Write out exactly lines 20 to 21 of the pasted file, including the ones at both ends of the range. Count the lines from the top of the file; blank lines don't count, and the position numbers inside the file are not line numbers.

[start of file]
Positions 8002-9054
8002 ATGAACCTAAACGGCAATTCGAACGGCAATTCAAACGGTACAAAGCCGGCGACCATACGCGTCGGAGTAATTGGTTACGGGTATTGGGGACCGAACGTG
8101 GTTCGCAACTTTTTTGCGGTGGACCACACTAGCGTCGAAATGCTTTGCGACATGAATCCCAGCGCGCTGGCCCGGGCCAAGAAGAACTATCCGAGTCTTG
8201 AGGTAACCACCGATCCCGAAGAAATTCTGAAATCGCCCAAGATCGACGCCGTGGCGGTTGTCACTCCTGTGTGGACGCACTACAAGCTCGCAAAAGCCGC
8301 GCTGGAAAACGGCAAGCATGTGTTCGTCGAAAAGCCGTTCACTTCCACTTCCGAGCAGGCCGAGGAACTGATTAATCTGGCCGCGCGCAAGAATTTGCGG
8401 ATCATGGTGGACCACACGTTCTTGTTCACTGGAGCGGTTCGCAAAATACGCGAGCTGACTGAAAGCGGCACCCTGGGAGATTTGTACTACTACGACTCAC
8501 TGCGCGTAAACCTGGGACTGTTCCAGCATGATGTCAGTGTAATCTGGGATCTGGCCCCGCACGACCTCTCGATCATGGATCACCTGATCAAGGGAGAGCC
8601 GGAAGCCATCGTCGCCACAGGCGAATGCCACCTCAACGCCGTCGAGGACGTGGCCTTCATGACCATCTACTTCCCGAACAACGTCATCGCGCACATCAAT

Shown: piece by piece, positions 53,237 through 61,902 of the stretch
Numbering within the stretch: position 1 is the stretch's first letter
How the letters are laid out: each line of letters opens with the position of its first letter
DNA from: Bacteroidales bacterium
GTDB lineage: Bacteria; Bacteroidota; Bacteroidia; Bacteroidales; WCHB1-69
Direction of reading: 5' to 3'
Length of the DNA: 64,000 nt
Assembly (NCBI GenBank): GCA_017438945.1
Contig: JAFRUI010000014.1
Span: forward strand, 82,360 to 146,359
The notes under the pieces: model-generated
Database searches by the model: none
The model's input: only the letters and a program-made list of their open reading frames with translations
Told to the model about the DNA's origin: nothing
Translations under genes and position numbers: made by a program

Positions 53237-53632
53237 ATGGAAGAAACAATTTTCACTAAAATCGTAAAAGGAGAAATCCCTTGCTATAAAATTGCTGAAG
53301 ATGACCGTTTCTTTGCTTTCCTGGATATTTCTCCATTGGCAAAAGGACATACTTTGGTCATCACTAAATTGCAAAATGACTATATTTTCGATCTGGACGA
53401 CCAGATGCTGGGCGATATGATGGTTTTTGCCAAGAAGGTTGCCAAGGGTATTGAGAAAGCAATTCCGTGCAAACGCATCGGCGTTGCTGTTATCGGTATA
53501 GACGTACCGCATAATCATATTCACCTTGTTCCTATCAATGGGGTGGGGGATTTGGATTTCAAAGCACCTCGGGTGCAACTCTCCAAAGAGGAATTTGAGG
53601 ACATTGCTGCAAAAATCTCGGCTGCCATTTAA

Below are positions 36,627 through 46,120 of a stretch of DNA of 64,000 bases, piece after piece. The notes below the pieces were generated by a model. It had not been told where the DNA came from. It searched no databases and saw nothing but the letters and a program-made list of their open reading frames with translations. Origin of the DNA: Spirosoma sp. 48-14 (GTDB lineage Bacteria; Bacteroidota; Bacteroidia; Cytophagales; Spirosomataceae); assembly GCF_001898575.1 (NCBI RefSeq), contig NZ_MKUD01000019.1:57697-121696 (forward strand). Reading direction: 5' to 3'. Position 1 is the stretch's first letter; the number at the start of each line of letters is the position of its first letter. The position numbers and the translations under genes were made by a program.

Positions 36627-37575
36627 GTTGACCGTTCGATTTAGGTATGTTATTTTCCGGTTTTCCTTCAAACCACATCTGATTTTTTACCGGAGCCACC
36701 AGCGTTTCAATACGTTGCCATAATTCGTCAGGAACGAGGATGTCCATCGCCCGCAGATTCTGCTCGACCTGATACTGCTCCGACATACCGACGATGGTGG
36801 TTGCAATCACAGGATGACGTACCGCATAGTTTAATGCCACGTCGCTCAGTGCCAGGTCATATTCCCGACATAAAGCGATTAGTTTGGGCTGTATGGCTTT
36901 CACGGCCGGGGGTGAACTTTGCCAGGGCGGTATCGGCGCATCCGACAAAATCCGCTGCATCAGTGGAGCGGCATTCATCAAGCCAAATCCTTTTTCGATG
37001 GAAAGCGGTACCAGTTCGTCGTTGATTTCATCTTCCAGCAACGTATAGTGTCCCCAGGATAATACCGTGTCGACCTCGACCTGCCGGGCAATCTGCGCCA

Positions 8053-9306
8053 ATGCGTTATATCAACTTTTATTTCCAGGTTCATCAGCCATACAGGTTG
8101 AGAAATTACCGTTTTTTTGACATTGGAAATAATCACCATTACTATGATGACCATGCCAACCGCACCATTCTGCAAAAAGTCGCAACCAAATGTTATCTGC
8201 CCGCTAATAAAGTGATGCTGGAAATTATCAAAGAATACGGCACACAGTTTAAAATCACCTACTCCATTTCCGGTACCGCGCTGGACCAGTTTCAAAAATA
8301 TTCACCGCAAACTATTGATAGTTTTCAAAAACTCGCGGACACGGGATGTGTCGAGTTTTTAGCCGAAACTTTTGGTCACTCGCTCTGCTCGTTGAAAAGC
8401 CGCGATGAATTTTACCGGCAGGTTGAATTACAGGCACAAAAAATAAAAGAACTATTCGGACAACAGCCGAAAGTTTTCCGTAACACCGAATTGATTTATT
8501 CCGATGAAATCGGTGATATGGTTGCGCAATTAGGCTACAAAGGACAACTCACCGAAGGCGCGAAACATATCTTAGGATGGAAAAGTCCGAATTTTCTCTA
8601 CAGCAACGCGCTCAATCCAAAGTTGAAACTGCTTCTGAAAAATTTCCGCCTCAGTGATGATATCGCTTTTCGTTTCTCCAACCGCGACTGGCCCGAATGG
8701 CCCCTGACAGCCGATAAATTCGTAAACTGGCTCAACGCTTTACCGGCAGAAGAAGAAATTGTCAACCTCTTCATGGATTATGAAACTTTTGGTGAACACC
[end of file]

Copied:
Database searches by the model: none
The model's input: only the letters and a program-made list of their open reading frames with translations